And former Houston Chronicle columnist Bill King, who served “on a governor’s commission that studied what went wrong in the evacuation” during Hurricane Rita, wrote in an op-ed in The New York Times that evacuating Houston would have been an “a logistical impossibility. There is simply not enough roadway, gasoline in inventory or facilities in nearby cities to transport and house 2.3 million evacuees.” He added, “I can tell you from that experience, any attempt to evacuate Houston ahead of Tropical Storm Harvey would have made the situation much worse and almost certainly resulted in more deaths.”

    Christopher Lewis contriubed research to this post. 

  • Why does USA Today keep publishing op-eds that dispute climate science?

    The paper’s latest opinion piece on climate change was written by an author with undisclosed fossil fuel ties

    Blog ››› ››› KEVIN KALHOEFER


    Sarah Wasko / Media Matters

    USA Today has once again invited a climate denier onto its opinion pages to cast doubt on mainstream science, and the paper failed to disclose the author’s numerous industry ties.

    On August 14, USA Today's editorial board wrote a well-reasoned editorial highlighting the scientific consensus around climate science, titled “Case for climate change grows ever stronger.” The board noted that the findings of a draft federal climate report provided “ever more troubling evidence” that “humanity is responsible for a dangerously warming planet.”

    But on the same day, the newspaper also published an op-ed by Chris Horner of the Competitive Enterprise Institute that disparaged the draft report, dismissing it as the work of “the career (and holdover) federal employee ‘resistance’” and part of the “big business” of climate change:

    Another week of the Trump presidency, another bout of fevered reporting on claims promoted by the career (and holdover) federal employee “resistance.” But particularly when it comes to climate change, it seems the ordinary way of doing things is simply too much to ask.

    “Climate” has become very big business since Congress first requested quadrennial “National Assessments on Climate Change” in 1990. A big part of that business is government. Another is the news media. Both of which thrive on the end-of-days narrative.

    The two met this week to ride the latest national assessment, a draft of which prompted excited reportage and a particularly embarrassing correction by The New York Times.

    Readers would have taken Horner’s attack with more than a grain of salt had USA Today disclosed his deep ties to oil and coal companies. He claimed that climate change has become "big business," but Horner's own work has been funded by big fossil fuel corporations for years. Horner has gotten payments from Alpha Natural Resources, one of the largest coal companies in the U.S., and has numerous ties to the coal industry. And Horner’s employer, the Competitive Enterprise Institute, has received more than $2 million from ExxonMobil over almost two decades, as well as funding from Marathon Petroleum, Texaco, the American Petroleum Institute, the American Coalition for Clean Coal Electricity, American Fuel and Petrochemical Manufacturers, Koch Industries, the David H. Koch Charitable Foundation, and the Charles G. Koch Charitable Foundation, among others.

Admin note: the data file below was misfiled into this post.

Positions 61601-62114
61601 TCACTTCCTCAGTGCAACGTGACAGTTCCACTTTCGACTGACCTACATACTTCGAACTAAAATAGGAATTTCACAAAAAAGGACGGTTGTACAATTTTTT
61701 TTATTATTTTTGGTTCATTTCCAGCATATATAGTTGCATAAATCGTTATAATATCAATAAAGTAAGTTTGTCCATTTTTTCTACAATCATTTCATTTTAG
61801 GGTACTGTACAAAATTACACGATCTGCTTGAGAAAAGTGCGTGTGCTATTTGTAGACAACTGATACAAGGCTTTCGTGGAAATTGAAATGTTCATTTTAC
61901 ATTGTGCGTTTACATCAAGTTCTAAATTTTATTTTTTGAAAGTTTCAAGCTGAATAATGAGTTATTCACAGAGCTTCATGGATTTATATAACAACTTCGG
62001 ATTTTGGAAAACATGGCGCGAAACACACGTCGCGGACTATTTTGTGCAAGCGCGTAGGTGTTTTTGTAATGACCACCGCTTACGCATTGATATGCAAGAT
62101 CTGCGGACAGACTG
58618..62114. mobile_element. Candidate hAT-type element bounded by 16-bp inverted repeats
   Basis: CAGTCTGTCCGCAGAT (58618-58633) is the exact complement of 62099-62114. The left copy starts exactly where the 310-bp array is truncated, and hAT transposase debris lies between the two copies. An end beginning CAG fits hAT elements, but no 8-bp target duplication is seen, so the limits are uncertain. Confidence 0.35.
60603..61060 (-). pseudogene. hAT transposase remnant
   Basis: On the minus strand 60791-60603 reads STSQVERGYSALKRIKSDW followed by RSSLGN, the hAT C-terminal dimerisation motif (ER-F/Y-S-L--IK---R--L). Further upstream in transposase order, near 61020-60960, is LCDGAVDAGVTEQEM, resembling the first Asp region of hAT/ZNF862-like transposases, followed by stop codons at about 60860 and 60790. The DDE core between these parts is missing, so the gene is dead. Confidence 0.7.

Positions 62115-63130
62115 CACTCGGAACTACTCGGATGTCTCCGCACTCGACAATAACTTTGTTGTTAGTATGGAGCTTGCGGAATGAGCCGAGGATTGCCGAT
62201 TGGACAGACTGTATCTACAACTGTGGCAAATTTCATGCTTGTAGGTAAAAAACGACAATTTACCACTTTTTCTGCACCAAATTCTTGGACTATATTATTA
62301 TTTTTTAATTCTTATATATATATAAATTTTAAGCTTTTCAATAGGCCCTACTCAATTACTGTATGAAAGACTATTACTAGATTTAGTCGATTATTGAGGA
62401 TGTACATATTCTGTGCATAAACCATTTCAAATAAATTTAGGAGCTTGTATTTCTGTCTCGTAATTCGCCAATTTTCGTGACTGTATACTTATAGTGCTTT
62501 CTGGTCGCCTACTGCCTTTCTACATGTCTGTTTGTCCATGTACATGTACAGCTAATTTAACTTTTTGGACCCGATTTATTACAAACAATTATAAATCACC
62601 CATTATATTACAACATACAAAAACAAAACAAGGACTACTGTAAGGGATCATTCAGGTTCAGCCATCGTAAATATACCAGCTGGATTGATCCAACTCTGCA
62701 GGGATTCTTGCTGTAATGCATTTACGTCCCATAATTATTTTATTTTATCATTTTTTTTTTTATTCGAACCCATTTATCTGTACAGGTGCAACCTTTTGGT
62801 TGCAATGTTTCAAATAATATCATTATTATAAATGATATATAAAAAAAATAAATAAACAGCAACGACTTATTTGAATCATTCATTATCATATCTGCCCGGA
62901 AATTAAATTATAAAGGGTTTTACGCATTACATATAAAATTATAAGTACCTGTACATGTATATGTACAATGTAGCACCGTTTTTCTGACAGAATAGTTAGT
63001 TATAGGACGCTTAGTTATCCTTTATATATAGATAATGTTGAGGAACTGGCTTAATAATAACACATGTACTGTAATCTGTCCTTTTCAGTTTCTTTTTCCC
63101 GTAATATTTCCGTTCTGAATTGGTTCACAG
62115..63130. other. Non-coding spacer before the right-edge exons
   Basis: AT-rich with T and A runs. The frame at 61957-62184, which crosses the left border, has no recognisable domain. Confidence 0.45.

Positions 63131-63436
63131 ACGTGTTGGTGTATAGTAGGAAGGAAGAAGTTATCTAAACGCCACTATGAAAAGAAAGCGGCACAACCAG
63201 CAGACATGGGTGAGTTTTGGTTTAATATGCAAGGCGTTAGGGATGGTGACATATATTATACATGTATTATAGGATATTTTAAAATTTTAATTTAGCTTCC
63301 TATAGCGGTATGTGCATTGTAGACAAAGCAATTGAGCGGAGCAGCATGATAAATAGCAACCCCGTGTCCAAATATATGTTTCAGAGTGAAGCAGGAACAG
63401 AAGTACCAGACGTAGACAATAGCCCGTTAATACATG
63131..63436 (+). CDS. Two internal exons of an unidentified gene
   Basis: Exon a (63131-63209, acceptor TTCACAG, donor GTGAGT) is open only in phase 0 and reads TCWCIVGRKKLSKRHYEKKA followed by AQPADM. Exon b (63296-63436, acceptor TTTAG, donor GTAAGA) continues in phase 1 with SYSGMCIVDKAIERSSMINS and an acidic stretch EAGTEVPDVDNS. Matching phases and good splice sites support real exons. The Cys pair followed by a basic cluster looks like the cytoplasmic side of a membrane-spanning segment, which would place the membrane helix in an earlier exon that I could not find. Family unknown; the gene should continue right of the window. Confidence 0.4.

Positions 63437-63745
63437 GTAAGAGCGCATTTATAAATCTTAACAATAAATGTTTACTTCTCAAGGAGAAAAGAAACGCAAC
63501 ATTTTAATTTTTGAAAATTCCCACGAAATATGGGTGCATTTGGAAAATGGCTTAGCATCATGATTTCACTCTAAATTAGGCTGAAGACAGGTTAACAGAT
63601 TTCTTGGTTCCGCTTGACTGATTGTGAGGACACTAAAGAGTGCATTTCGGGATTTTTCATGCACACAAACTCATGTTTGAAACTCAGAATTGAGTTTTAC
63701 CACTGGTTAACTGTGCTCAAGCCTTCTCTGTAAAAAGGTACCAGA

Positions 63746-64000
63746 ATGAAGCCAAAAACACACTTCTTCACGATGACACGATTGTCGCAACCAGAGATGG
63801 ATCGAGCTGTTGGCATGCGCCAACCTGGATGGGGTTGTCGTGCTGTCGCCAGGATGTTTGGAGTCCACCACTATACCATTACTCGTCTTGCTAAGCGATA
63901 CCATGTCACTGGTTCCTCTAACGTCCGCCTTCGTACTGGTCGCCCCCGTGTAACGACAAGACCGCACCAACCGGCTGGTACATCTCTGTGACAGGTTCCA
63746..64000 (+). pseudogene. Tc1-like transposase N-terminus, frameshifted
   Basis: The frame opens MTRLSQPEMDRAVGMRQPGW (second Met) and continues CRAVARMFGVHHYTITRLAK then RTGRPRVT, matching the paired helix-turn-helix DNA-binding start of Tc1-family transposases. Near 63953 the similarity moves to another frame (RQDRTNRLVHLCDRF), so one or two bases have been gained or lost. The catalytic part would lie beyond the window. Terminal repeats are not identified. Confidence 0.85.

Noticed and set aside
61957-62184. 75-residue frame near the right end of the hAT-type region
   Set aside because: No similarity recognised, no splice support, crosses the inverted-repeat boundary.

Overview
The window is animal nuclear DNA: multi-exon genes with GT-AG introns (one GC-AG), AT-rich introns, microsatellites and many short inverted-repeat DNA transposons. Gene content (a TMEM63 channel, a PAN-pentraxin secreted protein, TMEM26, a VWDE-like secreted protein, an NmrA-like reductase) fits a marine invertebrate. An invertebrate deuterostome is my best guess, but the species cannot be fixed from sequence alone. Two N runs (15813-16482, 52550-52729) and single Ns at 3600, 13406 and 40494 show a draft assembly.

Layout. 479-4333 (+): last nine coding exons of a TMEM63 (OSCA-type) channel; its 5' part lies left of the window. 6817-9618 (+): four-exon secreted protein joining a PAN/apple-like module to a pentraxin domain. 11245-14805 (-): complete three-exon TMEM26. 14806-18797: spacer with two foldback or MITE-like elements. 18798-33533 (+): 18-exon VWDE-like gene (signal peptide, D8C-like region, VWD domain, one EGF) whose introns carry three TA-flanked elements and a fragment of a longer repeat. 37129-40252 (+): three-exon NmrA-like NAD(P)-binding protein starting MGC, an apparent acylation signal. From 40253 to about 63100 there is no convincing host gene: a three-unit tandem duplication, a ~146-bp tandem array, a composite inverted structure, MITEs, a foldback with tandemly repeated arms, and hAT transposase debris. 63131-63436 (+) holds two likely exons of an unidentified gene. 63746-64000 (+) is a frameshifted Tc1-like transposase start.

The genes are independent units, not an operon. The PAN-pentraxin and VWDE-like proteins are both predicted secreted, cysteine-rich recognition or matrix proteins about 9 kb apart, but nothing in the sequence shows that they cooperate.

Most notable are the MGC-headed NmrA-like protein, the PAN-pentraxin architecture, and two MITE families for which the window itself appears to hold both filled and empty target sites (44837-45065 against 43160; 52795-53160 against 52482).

In his USA Today op-ed, Horner provided no evidence to support his claim that writing reports on climate change is “big business.” According to a ProPublica article, the draft federal climate report was authored by “a mix of government and academic researchers,” and lead author Katharine Hayhoe noted that the academic contributors were not paid for their work. Horner also didn't give any compelling evidence or argument to dispute the findings of the draft report.

    So then why did USA Today publish Horner’s op-ed? The paper’s editorial board has a long-standing practice of publishing “opposing view” counterpoints to its editorials. As Media Matters has documented on multiple occasions, this “opposing view” format leads the newspaper to publish climate denial and misinformation, and go out of its way to find authors willing to dispute the well-established science of human-caused climate change.

    A 2016 Media Matters study examining four major newspapers’ opinion pages found that USA Today published six opinion pieces featuring climate denial or misinformation from January 1, 2015, through August 31, 2016 -- five of which were “opposing view” responses to editorials. Only The Wall Street Journal, which is notorious for pushing climate denial on its opinion pages, published more. All six of these misleading climate opinion pieces were written by individuals with fossil fuel ties, but USA Today did not disclose any of those ties to readers.

    The “opposing view” format is all the more dangerous now that Environmental Protection Agency administrator and climate denier Scott Pruitt is calling for a “red team” of climate deniers to debate mainstream "blue team" scientists. The Trump administration is even reportedly considering having a "red team" vet the draft climate report that Horner criticized. This sort of approach should not be getting an endorsement from the most widely read newspaper in the United States.